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Heartworms are parasites that live inside the arteries of lungs and chambers of the heart of infected animals. Dogs and cats are both susceptible to heartworm no matter the breed, sex or age but infection in dogs is more common. Heartworms can grow up to 30cm long and 2cm thick in servere cases. Microfilariae are the offspring of heartworm and can be found in the blood of an infected pet. The microfilariae are ingested and spread by mosquitos when they bite and feed on the blood of an infected pet. The mosquito becomes a host and the microfilariae mature. The same mosquito then bites another pet and infects the healthy pet with the microfilariae. The larvae migrate through the pet’s circulatory system and tissue which eventually reaches the lungs and heart. The heartworm then matures, grows and reproduces.

Heartworm affects the heart, liver, kidneys and general circulation. The lungs are the main area the heartworm affects. The pets react to the presence of the heartworm and can show many symptoms such as a dry and persistent cough, lack of stamina while exercising, dry coat, weight loss and weakness.

Heartworm is slowly fatal which is why it is important to recognise the symptoms and diagnose as soon as possible. By the time a pet starts showing symptoms half the pet’s lungs are impacted. A blood test can be done to tell if your pet has heartworm disease. This is the best way to ensure a quick diagnosis. There are many products to ensure heartworm prevention. Choosing a prevention method that is convenient for your lifestyle is best for your pet. There are once-a-year needles administered by your vet, monthly heartworm treatments in the form of spot-on treatments and chewable tablets.

Puppies should begin their heartworm prevention by three months. After three months the puppy may have been affected and will need to have a blood test to ensure they don’t have heartworm before treatment, as the treatment can cause side effects if the puppy is already infected.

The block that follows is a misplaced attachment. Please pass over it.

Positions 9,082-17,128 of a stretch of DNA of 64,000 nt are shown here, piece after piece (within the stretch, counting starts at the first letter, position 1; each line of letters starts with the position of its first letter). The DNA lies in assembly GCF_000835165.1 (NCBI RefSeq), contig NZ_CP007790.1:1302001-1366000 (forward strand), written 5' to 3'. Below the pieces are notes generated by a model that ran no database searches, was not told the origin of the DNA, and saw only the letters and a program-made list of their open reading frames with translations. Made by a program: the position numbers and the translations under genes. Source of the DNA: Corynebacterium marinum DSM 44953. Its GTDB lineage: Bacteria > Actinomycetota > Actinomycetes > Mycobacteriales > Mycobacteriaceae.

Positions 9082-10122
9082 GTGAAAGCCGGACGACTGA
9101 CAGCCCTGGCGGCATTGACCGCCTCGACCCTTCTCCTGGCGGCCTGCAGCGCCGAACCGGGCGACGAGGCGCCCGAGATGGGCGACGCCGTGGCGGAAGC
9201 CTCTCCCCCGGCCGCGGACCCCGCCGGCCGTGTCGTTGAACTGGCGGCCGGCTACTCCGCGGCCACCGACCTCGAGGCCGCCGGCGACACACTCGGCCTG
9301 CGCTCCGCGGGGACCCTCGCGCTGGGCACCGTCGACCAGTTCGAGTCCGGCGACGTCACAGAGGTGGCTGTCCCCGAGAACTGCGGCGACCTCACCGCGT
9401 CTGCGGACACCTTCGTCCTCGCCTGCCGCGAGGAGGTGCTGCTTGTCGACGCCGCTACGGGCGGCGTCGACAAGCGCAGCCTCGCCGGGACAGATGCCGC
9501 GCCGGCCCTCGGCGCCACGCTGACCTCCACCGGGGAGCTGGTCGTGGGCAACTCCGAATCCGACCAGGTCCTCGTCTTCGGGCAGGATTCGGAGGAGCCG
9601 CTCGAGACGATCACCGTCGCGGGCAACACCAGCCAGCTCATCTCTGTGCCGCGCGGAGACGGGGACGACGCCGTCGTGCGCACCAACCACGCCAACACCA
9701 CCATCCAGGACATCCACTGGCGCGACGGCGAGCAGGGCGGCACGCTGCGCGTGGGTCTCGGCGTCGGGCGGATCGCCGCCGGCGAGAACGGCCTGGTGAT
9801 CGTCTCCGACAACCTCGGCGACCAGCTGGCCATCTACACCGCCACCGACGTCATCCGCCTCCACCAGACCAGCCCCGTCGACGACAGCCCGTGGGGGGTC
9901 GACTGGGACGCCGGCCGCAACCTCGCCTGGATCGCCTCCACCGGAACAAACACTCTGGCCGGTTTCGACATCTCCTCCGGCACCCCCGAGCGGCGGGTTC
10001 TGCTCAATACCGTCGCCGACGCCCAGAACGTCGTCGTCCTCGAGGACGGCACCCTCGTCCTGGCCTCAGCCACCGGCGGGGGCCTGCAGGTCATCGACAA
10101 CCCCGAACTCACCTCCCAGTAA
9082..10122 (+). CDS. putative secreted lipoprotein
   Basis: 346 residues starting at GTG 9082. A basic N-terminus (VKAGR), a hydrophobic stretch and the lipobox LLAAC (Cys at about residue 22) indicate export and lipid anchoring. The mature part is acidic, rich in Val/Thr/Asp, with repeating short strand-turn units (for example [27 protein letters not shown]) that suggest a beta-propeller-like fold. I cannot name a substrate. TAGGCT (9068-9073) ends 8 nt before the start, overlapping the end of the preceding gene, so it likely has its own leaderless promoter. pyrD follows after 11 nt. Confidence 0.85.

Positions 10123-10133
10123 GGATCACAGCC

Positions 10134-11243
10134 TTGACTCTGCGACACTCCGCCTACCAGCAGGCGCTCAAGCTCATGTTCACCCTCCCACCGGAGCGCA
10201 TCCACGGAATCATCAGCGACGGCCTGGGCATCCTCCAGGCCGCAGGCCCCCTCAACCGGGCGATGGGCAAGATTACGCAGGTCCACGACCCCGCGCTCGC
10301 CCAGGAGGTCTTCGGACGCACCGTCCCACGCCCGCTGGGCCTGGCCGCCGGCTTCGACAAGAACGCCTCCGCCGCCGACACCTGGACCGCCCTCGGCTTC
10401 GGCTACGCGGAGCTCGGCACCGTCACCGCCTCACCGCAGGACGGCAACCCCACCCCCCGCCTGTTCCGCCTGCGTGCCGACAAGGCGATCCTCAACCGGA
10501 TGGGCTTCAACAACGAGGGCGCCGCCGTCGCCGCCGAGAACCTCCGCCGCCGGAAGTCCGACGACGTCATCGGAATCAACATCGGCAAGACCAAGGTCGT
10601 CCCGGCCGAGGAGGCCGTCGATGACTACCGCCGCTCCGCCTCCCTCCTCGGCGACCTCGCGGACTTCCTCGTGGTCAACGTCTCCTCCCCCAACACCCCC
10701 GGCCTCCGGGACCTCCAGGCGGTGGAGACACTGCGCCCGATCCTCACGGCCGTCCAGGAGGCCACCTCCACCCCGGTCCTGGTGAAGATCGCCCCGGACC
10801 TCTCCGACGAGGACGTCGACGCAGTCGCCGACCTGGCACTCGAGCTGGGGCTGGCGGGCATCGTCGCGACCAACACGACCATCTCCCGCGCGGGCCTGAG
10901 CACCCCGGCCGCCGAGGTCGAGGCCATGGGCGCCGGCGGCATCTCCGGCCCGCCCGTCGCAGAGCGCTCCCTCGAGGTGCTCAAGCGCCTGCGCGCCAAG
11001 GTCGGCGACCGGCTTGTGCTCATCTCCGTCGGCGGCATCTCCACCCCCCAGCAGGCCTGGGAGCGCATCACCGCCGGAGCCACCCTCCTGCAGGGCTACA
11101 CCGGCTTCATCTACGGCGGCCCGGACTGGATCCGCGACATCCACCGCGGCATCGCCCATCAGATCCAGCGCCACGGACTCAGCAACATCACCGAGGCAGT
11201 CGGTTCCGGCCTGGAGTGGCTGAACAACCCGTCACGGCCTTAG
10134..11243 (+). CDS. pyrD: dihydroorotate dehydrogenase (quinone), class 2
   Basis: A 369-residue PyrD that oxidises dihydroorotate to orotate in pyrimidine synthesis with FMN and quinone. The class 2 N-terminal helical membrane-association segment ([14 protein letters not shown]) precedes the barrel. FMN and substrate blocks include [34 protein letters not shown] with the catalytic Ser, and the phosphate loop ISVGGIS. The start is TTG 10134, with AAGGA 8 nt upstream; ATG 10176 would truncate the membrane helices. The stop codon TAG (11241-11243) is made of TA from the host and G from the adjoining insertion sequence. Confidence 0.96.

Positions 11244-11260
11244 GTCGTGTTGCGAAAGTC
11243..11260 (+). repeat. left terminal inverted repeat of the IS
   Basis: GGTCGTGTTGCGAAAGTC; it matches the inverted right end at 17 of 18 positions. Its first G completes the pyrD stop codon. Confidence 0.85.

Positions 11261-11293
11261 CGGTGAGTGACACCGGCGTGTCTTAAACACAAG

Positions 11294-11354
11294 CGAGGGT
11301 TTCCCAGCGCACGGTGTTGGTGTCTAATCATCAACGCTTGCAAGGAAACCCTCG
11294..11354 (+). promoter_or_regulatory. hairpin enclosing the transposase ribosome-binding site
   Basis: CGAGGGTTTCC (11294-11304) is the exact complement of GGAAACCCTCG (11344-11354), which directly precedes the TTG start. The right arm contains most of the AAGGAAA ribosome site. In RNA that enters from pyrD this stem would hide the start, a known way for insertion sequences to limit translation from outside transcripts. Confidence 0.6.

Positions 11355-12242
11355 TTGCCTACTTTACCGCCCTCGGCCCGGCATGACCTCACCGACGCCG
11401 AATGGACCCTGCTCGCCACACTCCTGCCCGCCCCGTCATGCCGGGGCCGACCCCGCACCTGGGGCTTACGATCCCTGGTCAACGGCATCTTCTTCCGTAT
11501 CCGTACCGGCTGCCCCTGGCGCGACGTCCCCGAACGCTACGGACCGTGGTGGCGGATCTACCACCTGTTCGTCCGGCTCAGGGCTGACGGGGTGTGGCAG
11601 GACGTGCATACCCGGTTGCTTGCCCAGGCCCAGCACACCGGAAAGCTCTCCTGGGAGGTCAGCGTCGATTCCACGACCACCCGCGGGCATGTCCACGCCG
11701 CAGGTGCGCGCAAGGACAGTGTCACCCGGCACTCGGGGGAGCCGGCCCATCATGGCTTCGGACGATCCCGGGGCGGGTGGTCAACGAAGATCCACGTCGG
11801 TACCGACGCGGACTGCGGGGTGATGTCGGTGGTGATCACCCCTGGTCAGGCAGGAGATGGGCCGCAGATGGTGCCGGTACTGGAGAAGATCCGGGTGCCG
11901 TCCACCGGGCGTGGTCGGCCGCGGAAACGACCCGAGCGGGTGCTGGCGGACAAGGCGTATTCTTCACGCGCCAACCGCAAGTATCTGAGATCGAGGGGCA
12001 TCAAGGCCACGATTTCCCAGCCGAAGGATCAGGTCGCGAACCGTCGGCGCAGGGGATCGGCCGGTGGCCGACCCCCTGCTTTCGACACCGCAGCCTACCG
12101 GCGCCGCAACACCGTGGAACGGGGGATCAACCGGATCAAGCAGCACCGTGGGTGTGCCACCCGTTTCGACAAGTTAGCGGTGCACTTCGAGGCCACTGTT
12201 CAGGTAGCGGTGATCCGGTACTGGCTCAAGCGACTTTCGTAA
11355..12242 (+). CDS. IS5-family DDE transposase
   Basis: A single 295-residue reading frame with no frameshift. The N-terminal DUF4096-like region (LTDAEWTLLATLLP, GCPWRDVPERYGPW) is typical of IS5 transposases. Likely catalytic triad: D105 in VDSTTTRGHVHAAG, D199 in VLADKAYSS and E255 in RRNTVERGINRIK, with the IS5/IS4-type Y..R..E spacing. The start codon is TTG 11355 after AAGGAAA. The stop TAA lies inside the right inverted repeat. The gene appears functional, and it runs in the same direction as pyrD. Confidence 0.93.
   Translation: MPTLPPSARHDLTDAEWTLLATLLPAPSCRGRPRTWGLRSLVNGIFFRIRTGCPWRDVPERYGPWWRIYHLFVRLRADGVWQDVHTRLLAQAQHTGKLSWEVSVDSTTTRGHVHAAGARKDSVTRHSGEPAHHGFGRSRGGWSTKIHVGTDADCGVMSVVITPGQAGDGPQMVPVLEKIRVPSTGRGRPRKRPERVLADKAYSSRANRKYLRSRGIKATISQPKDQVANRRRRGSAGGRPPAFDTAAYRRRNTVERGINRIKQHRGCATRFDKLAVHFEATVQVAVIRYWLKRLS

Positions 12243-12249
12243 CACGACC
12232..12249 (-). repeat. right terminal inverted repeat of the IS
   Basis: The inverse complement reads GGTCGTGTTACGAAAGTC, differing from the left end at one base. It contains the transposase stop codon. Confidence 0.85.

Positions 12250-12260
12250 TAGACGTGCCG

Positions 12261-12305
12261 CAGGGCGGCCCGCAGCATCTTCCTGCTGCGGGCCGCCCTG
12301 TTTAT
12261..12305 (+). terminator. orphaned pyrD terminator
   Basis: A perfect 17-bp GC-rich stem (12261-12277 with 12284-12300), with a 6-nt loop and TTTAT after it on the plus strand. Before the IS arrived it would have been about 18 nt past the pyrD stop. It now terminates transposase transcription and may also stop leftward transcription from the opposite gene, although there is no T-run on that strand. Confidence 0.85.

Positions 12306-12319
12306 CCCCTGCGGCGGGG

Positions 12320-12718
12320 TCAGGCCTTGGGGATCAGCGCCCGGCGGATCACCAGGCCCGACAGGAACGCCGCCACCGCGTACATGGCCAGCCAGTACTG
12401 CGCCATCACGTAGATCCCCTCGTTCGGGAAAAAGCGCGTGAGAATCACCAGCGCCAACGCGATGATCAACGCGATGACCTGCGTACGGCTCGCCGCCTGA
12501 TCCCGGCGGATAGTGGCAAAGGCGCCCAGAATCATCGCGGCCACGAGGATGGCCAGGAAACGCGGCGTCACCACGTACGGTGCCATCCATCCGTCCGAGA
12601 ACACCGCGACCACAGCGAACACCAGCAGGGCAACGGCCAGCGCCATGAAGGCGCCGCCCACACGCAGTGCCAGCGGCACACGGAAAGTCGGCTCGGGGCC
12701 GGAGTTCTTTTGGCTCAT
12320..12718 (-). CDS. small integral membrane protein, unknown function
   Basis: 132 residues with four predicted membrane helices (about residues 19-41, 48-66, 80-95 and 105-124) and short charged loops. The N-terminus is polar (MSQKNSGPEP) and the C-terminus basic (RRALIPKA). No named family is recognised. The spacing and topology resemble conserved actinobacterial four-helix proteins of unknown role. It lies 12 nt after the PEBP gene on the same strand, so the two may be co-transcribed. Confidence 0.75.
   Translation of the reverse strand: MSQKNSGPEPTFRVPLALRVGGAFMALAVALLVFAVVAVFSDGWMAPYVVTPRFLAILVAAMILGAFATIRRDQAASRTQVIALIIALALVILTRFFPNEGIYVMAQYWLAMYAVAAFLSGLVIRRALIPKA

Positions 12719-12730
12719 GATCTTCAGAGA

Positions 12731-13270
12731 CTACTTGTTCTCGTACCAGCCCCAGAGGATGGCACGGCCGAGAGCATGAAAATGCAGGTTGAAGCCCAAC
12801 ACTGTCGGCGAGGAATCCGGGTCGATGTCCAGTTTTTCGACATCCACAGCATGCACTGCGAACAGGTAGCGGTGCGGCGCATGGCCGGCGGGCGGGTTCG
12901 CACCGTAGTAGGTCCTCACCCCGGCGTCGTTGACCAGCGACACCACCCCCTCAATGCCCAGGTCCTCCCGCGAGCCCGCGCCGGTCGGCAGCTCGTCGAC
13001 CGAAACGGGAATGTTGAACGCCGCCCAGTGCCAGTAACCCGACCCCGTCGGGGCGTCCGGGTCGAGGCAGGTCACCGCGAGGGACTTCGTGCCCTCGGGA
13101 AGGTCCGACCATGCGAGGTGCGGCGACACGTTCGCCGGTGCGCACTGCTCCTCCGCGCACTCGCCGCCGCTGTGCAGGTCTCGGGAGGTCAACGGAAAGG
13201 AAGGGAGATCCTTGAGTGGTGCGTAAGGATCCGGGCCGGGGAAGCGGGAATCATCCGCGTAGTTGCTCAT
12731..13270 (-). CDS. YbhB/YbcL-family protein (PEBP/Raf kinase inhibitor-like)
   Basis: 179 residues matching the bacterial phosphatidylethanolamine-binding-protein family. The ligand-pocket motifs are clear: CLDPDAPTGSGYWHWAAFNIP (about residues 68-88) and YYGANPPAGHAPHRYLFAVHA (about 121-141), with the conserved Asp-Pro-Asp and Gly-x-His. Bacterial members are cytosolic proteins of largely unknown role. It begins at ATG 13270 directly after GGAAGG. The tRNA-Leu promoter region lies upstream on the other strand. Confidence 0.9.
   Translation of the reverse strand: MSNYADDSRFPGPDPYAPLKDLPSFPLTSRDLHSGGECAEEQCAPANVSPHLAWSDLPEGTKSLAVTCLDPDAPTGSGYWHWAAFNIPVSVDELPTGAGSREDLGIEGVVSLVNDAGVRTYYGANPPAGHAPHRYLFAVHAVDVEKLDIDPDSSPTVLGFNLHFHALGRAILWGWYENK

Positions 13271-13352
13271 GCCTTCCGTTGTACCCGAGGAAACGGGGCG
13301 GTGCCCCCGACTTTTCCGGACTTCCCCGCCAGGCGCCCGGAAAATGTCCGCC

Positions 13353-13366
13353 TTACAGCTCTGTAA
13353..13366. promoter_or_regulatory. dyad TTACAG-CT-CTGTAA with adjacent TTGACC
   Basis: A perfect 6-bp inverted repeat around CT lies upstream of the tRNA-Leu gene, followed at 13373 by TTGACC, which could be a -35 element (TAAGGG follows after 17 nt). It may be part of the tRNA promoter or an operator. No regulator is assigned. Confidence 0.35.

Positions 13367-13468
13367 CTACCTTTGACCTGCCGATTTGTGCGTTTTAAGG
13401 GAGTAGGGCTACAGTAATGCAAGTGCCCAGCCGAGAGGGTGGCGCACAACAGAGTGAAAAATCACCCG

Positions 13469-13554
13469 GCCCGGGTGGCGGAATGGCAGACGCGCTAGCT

Pet therapy

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Pets visit retirement care homes

Cheeky birds, devoted dogs and even a tiny horse brighten the lives of residents in Fraser Coast retirement homes each week. The team of furry and feathered friends and their human carers visit a nursing home or retirement centre each week.

Pet and Engagement Therapies (PET) is a group of volunteers that delivers community engagement to those in residential care. The volunteers, including children and pets, meet each week at a chosen nursing home and visit for an hour or two. There’s no set time limit, so they stay while everyone is enjoying the interaction.

Every moment can bring happiness and a smile to a resident’s face. Their flexible approach is modelled around the diverse features and characteristics that each volunteer brings. The team encourages the participation of young people in activities as the residents in the nursing homes love to see children play and to even join in playing a board game with them. It can also strongly benefit the children as they connect with other generations and bond.

The group is supported by the Hervey Bay Animal Refuge and is run by volunteers. The group used to just be pet therapy but now incorporates more than just animals.

The team is always looking for eager volunteers to join with their children and animals. To bring along your pet you require the animal’s injections certificate to ensure all animals are up-to-date. All animals are welcome whether they are furry or feathered. The residents have been visited by dogs, cats, mini horses, chickens, ducklings and birds. If you are interested in your child being a part of the team, please remember that parental supervision is needed at all times.

On a typical visit, the team assembles in the foyer where members meet and sign in. They are then escorted to the common room where the residents are eagerly waiting. Owners of pets walk around the room with their animals greeting each resident and chatting about their pets. Young children may choose to play a board game such as snakes and ladders while the residents watch on enthusiastically or may even choose to join in. Others from the team play the piano provided by the facility and have a sing-along with the residents. Some of the team or children bring along other instruments and play while some residents join in or tap their feet and clap along. The residents find joy in the shared experiences.